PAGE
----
Fried’s essay, I should point out, is marked less by an overt homophobia than by the internalization of a strain of unacknowledged homophobia within the culture of modernism itself at least since Nietzsche’s late nineteenth-century excoriation of Richard Wagner’s operas as exemplifying theatrical mimesis.49 But then, again, it is rare that any critic of postwar art would directly acknowledge the sexuality of an artist outside of innuendo. This invokes one of the more curious ways in which homosexuality was structured as a visible/invisible presence in the pre-Stonewall era. Rauschenberg, like many of his generation, never publicly disclosed his homosexuality. But he equally never denied it, thereby conforming to its paradoxical nature before the idea of the closet became a structuring logic. D. A. Miller’s essay on Alfred Hitchcock’s 1948 film Rope offers an instructive discussion on homosexual subjectivity prior to its civil-rights era existence.50 Miller shows how the homosexuality of the film’s two male protagonists—never directly indicated in the film—was only conceivable at the level of connotative (as opposed to denotative) meaning: an articulation that could navigate between visible and invisible through the slippages of meaning that connotation allows. Rauschenberg himself, as opposed to the swish affectations of Andy Warhol, maintained the requisite [End Page 105] suit-and-tie straightness of 1950s masculinity even as his own work refused the heteronormatively heroic display endemic to Abstract Expressionism. Characterizing Rauschenberg’s work as theatrical mobilizes a kind of queerness in its relationship to the picture plane of the Abstract Expressionists. Mobilizing a pattern of connotative assertion and negation similar to that which Miller described in Rope, the Red Paintings have long managed to evade such signification.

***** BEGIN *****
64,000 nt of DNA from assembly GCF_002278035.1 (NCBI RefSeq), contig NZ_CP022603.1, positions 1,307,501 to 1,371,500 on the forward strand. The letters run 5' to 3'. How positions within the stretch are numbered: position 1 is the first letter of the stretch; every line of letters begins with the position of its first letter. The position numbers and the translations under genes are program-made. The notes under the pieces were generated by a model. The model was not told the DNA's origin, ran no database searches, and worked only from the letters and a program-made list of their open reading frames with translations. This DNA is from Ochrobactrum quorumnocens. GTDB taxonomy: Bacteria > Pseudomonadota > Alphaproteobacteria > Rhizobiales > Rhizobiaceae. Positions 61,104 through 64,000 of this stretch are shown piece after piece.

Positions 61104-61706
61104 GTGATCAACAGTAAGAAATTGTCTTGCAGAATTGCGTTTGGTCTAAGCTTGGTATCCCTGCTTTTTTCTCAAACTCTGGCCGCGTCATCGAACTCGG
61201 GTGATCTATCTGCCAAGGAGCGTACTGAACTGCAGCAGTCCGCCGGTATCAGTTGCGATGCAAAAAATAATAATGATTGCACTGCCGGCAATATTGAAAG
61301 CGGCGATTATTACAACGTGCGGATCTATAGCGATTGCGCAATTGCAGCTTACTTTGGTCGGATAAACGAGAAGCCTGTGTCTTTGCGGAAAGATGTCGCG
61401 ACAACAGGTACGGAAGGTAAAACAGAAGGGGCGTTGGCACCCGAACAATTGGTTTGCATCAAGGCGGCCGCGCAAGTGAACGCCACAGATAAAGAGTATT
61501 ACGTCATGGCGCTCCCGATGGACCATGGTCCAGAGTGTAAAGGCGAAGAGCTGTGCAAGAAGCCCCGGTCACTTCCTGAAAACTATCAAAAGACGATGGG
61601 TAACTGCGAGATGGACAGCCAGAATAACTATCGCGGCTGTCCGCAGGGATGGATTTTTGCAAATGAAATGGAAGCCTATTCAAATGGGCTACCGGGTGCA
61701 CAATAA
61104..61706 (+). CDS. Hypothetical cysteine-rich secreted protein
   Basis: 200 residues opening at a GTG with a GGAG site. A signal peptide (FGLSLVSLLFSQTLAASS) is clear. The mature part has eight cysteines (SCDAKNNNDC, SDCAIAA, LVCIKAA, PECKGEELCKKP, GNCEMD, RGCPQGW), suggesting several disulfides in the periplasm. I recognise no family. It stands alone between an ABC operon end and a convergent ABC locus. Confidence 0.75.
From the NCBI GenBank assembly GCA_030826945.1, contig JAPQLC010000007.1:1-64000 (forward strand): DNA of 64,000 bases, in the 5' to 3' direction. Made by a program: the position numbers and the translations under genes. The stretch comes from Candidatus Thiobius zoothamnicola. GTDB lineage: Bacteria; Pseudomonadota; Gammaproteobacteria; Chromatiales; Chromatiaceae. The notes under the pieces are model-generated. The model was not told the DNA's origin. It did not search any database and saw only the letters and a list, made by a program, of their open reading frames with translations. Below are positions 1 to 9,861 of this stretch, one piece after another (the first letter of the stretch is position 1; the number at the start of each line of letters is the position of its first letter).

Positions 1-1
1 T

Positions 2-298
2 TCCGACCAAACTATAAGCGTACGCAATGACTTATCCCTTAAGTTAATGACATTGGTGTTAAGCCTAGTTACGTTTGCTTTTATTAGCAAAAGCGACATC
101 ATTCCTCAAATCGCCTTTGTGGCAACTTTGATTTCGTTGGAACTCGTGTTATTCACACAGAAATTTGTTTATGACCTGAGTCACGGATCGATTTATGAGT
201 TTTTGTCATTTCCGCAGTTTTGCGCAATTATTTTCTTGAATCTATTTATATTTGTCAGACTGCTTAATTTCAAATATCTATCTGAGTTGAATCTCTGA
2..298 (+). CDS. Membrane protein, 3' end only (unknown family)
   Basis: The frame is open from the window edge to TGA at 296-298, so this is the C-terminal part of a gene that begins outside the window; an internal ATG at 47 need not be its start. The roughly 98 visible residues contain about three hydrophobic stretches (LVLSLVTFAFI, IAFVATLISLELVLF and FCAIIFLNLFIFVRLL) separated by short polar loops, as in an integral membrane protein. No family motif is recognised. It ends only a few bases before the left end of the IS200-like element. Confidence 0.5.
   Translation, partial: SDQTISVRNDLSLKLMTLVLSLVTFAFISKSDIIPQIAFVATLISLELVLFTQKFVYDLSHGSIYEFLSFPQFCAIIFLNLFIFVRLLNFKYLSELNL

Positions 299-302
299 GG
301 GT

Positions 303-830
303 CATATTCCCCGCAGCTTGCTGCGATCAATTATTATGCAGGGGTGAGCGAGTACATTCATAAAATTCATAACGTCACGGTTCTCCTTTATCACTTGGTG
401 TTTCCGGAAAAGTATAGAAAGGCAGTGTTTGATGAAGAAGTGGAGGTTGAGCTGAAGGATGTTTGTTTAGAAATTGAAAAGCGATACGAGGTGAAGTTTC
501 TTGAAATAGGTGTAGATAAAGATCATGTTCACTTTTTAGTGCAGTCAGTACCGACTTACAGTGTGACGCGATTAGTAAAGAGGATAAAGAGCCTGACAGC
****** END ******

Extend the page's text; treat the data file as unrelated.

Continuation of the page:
The Shade of It All
There is absolutely nothing in painting going on. . . . Tell Jack [Tworkov] to write me about the painting and showing New York [sic]. You can put in the shades of the situations. I really am lonesome for MY PAINTING LIFE so if I know something of what’s going on it gives me a way to think of it.—Robert Rauschenberg, 195251
Rauschenberg’s 1954–55 exhibition of the Red Paintings is one of the earliest inaugurations of a theatrical sensibility in postwar American art. It was a precursor of the durational and spectator-oriented nature of minimalist art and later performance work, but it was very much a relational practice of art in that it was bound up with the reigning discourse of modernist American painting. Key to unraveling the Red Paintings as a queer response to postwar modernism is the cultural climate of the New York School “Club” and Rauschenberg’s ambivalent relationship toward that group. It was an actual club, and membership was by invitation only. Minutes from the Club’s meetings show that Rauschenberg was one of several members who were voted in, in November 1951, along with Merce Cunningham.52 While there is evidence of his attendance at some of their weekly meetings, Rauschenberg’s membership was nominal—he didn’t in fact pay his dues—and it was around 1954, the year of the Red Paintings exhibition, that he stopped going to the Cedar Tavern, which served as a more informal meeting place for the Club. He described his relationship to the group that gathered there in a 1965 interview with Dorothy Seckler: